Women with dense breasts or a family history of breast cancer should start getting mammograms from the age of 30, not 50, a new study suggests.
Previously, groups like the American Cancer Society have pushed for women with clear risk factors to get screened in their 40s.
But few studies have looked at women in their 30s or younger, when breast cancer is far less common.
The new report, based on more than five million mammograms across the US, found cancer was spotted just as much among high-risk women in their 30s as average-risk women in their 40s.
The new report found cancer was spotted just as much among high-risk women in their 30s as average-risk women in their 40s (file image)
‘Women under 40 have not been the focus of our attention when it comes to breast cancer screening,’ said Cindy S. Lee, MD, assistant professor of radiology at NYU Langone Health in New York City.
‘Everyone is talking about the 40 to 49 range, and not the 30 to 39 age range. It’s difficult to study this group because most women in this age range do not get mammograms, but some of these young women have increased risk for breast cancer and may need earlier and/or supplemental screening.’
The findings, which will be presented later today at the annual meeting of the Radiological Society of North America (RSNA), are based on data from more than 31 states between 2008 and 2015.
Using data from the National Mammography Database, they compared the outcomes of screening women in their 30s with risk factor versus women in their 40s without risk factor.
There is a myriad of different ways to measure a woman’s risk of breast cancer, but Lee’s team chose ‘a simpler and more inclusive way’, featuring most of the known risk factors, including family history of breast cancer in any first-degree relative regardless of their age and a personal history of breast cancer.
Unlike most risk models, they also ranked a woman as ‘high risk’ if she had dense breasts.
Breast density is not always counted as a clear ‘red flag’ to radiologists because it is not as threatening as genetic risk factors or a family history.
However, it is increasingly a focus of researchers, patients and doctors alike.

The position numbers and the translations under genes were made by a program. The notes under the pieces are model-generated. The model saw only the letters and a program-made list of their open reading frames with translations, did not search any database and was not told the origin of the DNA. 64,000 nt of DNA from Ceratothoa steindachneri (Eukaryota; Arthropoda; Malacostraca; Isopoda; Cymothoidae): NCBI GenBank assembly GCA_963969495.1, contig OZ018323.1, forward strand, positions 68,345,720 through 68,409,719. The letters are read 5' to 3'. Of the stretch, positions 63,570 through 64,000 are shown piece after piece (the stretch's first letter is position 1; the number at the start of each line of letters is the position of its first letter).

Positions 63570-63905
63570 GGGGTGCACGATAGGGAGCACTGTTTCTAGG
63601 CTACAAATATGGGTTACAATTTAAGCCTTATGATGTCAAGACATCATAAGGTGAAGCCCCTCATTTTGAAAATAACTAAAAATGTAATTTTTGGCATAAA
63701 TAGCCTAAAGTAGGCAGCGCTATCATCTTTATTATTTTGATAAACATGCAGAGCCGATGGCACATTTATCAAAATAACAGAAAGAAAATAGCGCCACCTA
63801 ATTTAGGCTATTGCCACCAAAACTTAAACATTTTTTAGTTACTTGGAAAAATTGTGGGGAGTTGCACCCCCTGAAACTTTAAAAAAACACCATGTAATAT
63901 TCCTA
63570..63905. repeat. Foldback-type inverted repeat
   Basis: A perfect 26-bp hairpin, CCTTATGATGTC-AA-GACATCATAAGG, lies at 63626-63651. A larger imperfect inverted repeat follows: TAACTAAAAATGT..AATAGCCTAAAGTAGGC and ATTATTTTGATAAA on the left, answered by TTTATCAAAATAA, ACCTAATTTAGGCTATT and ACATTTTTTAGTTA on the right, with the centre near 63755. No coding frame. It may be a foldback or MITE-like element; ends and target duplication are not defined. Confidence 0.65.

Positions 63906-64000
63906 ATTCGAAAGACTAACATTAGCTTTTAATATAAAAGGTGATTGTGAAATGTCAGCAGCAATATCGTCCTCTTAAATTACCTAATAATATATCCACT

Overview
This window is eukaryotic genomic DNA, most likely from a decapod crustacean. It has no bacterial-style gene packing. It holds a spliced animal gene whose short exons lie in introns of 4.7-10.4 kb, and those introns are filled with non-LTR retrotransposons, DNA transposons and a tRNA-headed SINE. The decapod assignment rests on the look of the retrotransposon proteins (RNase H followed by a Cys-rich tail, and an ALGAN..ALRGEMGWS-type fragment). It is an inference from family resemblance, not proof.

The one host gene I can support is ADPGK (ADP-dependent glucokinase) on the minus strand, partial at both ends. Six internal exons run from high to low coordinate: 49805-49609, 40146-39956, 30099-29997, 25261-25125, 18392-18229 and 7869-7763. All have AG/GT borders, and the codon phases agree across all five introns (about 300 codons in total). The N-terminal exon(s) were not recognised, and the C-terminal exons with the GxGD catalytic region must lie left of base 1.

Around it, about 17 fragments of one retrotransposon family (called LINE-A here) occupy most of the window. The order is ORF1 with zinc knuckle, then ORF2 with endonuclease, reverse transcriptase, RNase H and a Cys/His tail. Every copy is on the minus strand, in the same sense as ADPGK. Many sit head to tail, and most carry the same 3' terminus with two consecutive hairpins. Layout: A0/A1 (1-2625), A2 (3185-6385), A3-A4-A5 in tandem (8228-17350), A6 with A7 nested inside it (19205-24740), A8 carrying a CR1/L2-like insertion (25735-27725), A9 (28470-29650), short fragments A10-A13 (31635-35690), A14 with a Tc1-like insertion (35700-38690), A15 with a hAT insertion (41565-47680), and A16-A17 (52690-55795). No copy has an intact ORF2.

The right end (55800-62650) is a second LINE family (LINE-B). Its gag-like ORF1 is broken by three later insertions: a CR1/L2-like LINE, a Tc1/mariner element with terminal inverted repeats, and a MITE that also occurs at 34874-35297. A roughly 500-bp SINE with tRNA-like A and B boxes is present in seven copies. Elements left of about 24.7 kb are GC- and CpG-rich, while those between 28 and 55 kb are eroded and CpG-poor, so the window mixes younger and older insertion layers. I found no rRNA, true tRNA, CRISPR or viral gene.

‘The reason that it’s getting attention is because there are a lot more people who do have it than those who have genetic mutations,’ Dr R Jared Weinfurtner, MD, a radiologist at Moffitt Cancer Center, told DailyMail.com.
What’s more, he said, there’s no way of telling who has dense breasts, nobody has a higher risk factor; the only way to find out is using a mammogram, and only 36 states have rules requiring radiologists to tell a woman her breast density.
For women in their 30s concerned about whether or not they have dense breasts, it may be a misnomer. Breast density changes over time, and it is not binary – entering the ‘dense’ threshold doesn’t necessarily make you high risk.
‘Patients who are younger are more likely to have dense breasts because the breasts become more fatty as they get older,’ Dr Weinfurtner explains. ‘So you’re more likely when you’re younger to have dense breasts – but you may not meet the category for dense breasts.’
As such, getting a mammogram is the only way to work out whether you are at risk.
But American Cancer Society vice president Robert Smith, PhD warns there are some caveats to the new study recommending mammograms from the age of 30.
The study does not offer a break-down of how many women were screened in this higher-risk group, how many high-risk women had normal examinations, and how many went onto be diagnosed with breast cancer.
‘Among women younger than age 40, we would need to screen more than 1,000 women in order to detect one breast cancer,’ Dr Smith said.
‘The reason the American Cancer Society recommends screening start no later than 45 years of age is because the burden of disease and the risk of harm does not significantly change between the ages of 45 to 49, and 50 to 54.
‘Risk increases gradually, but overall among these 22 million women, the proportion of deaths from breast cancer, and the measures of premature mortality are about the same.’
When it comes to urging younger women to get screened earlier, Dr Smith said it’s not a wild suggestion – in fact, it is expected that women who know they have higher risks should be monitoring themselves more than their lower-risk peers.
‘If these women can be identified at an earlier age when their risk is much higher than average, it is worthy to consider whether beginning screening earlier will be beneficial,’ he said.
‘Any woman younger than 40 years with a prior history of breast cancer would be expected to get regular mammograms, and thus, it is not unreasonable for women with a family history, especially a worrisome family history (a diagnosis in a first degree relative under age 50) would begin screening before age 40.’